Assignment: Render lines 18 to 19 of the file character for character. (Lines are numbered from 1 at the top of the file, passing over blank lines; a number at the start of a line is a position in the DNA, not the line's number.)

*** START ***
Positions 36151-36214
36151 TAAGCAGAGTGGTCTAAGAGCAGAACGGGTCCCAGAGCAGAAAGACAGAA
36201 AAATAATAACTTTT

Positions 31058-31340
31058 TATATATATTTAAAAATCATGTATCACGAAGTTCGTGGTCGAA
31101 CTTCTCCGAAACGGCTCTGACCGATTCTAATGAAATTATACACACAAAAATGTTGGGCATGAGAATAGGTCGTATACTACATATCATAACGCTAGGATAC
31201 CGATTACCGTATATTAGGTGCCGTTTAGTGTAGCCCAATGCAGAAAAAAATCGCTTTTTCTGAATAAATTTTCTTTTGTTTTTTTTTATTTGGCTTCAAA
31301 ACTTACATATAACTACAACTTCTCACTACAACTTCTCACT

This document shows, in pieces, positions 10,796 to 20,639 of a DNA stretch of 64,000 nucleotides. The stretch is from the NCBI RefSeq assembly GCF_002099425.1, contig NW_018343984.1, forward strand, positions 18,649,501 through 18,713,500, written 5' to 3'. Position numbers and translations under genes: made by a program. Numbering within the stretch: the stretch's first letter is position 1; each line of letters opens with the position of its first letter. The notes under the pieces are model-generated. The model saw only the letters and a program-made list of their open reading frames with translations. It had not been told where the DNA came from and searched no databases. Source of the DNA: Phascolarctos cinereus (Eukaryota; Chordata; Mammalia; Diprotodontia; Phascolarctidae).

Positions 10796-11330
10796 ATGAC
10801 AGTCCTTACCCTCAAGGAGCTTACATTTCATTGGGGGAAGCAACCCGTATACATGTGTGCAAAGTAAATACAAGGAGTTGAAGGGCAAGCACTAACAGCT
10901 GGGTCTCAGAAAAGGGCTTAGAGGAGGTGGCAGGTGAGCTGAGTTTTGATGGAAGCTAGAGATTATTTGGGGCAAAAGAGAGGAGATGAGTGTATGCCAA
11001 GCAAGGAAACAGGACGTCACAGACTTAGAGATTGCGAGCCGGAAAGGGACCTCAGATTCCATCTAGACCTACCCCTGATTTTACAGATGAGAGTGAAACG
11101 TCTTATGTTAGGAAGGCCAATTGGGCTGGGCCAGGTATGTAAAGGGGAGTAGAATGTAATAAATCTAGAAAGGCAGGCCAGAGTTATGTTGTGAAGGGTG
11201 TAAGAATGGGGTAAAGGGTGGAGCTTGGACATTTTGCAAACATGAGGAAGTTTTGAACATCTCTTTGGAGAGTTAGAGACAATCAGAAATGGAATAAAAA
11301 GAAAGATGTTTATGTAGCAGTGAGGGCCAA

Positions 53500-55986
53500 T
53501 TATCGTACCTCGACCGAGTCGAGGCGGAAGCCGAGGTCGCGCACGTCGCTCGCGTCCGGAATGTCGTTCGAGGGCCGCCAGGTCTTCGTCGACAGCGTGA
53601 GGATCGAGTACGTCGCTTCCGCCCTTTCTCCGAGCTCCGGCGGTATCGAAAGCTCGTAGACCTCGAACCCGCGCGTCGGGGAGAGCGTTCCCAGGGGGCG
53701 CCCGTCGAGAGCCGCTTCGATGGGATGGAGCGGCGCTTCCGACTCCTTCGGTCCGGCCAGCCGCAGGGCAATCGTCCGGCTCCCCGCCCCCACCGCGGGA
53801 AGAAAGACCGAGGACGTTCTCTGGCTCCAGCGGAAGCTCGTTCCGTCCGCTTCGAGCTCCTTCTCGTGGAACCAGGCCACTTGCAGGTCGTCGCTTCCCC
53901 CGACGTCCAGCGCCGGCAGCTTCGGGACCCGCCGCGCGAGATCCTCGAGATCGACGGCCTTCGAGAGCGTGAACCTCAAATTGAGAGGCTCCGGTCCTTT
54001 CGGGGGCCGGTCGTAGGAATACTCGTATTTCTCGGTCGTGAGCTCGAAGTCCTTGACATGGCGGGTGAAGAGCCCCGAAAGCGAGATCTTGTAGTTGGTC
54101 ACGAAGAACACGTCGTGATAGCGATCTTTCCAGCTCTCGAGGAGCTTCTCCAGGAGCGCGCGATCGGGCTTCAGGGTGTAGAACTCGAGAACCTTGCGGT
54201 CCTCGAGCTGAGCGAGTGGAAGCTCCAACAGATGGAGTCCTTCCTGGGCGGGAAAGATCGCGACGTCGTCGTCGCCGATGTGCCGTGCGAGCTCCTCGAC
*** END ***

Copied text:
Positions 53500-55986
53500 T